The Montessori philosophy provides the child with many opportunities to become an independent learner as well as a responsible adult. We encourage students to learn for the pleasure of learning. We expect students to begin work each day without prompting, to complete assignments in a timely manner, and to strive for excellence in tackling each new project. The students learn to ask themselves, “Have I done my best?”

We also expect each child to be a responsible member of the class. For instance, each student is expected to help with classroom maintenance. In each class older students are encouraged to act as peer tutors for the younger students.In addition, we stress the need for our students to become aware of their role in the greater society.

Do students take standardized tests?
Because we feel our students need to learn test-taking skills, students in grades two through six take the Stanford Achievement Test each spring. We do not provide report cards but do offer regularly scheduled parent conferences to give specific feedback on each child’s skills.

Does MSC encourage parental involvement?
We rely heavily on the assistance of parents for holding fundraisers, chaperoning field trips, reading or gardening with children, and much more. We have a monthly coffee gathering for parents and a monthly Moms Night Out and Dads Night Out.

Is writing an important part of MSC’s curriculum?
Beginning with the very first week of school, elementary students spend time each week writing. As students progress through the program, writing requirements become more sophisticated. We expect first year students to write mini-reports on such subjects as vertebrates or continents, write poetry, or do free writing. Many parents have expressed their appreciation of MSC’s attention to writing, saying that their children had more experience writing in elementary school than in middle or high school.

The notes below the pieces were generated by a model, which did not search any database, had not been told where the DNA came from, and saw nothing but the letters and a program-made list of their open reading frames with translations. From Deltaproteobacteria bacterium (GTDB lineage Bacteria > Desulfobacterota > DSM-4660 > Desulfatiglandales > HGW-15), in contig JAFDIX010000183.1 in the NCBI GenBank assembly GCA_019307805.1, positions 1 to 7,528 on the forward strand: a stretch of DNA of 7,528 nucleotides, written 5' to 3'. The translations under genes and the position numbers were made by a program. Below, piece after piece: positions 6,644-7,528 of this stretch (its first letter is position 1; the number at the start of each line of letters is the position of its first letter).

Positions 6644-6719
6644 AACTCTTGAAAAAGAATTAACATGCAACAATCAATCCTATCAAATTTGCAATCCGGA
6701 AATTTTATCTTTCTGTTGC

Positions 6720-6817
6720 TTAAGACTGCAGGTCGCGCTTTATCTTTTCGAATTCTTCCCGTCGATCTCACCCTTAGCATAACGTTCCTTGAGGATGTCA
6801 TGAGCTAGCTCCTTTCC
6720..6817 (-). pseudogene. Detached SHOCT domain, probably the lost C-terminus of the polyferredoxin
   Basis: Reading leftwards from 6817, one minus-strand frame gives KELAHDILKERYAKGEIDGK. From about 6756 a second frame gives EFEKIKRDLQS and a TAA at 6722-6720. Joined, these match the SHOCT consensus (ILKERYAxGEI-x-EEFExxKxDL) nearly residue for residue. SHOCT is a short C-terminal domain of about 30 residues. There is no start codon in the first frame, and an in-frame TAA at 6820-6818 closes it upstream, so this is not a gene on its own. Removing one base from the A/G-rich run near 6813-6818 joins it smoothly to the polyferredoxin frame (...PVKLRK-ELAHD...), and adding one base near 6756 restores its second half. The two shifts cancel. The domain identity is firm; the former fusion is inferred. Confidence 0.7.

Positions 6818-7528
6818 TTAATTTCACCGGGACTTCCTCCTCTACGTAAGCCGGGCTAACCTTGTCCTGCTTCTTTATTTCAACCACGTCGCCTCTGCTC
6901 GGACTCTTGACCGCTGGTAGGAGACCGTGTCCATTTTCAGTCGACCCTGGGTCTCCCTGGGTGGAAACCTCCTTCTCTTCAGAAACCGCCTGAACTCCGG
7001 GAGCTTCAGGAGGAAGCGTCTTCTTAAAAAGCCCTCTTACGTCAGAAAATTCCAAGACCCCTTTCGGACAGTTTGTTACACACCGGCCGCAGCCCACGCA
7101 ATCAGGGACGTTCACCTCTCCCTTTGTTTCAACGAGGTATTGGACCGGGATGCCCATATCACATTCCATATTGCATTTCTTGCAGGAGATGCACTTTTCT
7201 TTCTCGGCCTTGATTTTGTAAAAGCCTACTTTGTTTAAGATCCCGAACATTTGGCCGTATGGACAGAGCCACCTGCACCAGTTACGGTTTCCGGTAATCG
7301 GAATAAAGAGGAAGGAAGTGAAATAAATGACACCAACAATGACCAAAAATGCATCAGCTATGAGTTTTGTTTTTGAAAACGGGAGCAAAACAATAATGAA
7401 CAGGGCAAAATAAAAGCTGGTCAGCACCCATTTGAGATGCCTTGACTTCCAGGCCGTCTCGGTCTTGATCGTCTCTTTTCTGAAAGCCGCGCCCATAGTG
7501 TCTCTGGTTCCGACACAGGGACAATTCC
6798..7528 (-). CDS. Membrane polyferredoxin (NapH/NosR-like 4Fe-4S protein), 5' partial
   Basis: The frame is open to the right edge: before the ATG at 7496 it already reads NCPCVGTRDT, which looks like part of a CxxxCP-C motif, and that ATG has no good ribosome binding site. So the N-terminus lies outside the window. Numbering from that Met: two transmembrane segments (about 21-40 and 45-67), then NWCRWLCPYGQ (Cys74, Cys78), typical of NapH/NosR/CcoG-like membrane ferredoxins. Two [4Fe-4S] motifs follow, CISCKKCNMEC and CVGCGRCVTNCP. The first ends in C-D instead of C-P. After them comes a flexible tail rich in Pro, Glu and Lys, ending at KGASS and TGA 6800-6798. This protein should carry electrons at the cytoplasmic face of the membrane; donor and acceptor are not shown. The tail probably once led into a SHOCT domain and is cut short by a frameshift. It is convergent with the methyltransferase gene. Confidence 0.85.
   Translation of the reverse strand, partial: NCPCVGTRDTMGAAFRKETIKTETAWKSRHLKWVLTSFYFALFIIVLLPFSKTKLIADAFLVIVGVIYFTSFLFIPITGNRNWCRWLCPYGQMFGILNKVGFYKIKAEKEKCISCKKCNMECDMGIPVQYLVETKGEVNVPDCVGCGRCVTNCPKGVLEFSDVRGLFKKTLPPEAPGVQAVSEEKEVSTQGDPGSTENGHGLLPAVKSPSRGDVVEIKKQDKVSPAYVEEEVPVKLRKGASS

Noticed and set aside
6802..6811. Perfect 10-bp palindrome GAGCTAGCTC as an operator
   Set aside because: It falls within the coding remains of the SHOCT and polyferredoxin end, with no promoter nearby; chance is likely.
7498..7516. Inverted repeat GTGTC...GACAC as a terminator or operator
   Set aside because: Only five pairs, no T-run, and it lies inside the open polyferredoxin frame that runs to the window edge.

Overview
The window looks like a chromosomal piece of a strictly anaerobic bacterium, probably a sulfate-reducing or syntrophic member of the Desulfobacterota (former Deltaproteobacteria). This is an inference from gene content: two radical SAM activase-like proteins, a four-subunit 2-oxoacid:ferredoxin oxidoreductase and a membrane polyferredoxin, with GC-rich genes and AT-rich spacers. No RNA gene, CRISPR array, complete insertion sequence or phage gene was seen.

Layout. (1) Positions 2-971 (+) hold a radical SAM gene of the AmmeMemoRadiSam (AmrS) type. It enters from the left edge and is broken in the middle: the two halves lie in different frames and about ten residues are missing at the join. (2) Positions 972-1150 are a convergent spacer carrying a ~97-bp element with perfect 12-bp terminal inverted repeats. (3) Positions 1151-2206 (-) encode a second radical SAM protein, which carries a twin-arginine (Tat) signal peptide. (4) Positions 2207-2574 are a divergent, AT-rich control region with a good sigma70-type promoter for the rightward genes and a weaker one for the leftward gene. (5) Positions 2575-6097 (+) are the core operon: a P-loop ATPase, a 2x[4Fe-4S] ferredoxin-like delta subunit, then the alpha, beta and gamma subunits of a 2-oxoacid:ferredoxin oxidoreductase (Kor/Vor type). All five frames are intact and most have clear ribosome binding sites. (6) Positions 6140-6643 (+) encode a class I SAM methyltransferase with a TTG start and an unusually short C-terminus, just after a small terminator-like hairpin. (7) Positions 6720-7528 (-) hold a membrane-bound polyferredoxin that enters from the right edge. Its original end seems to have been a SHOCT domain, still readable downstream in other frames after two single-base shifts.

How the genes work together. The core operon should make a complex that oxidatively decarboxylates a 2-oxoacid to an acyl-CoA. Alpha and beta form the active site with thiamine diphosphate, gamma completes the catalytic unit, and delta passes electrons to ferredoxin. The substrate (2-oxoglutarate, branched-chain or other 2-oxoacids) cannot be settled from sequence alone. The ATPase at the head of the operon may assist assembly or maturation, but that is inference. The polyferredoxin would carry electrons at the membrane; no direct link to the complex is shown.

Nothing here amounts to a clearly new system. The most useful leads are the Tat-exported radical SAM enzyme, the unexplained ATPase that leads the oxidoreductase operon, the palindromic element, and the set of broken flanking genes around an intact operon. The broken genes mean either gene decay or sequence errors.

Do MSC graduates have difficulty adjusting to traditional classes?
They usually adjust easily. Because the Montessori curriculum provides our students with a sound foundation in all academic areas, our students generally excel in middle and high school. Furthermore, they leave MSC with good work habits and the ability to work cooperatively with peers and teachers.

Where do MSC graduates go to college?
Graduates have attended a range of schools, including Harvard, Stanford, Columbia, Duke, Mt. Holyoke, Davidson, Wake Forest, the Air Force Academy, Yale, Brown, Wharton, Georgia Tech, and the USC Honors College.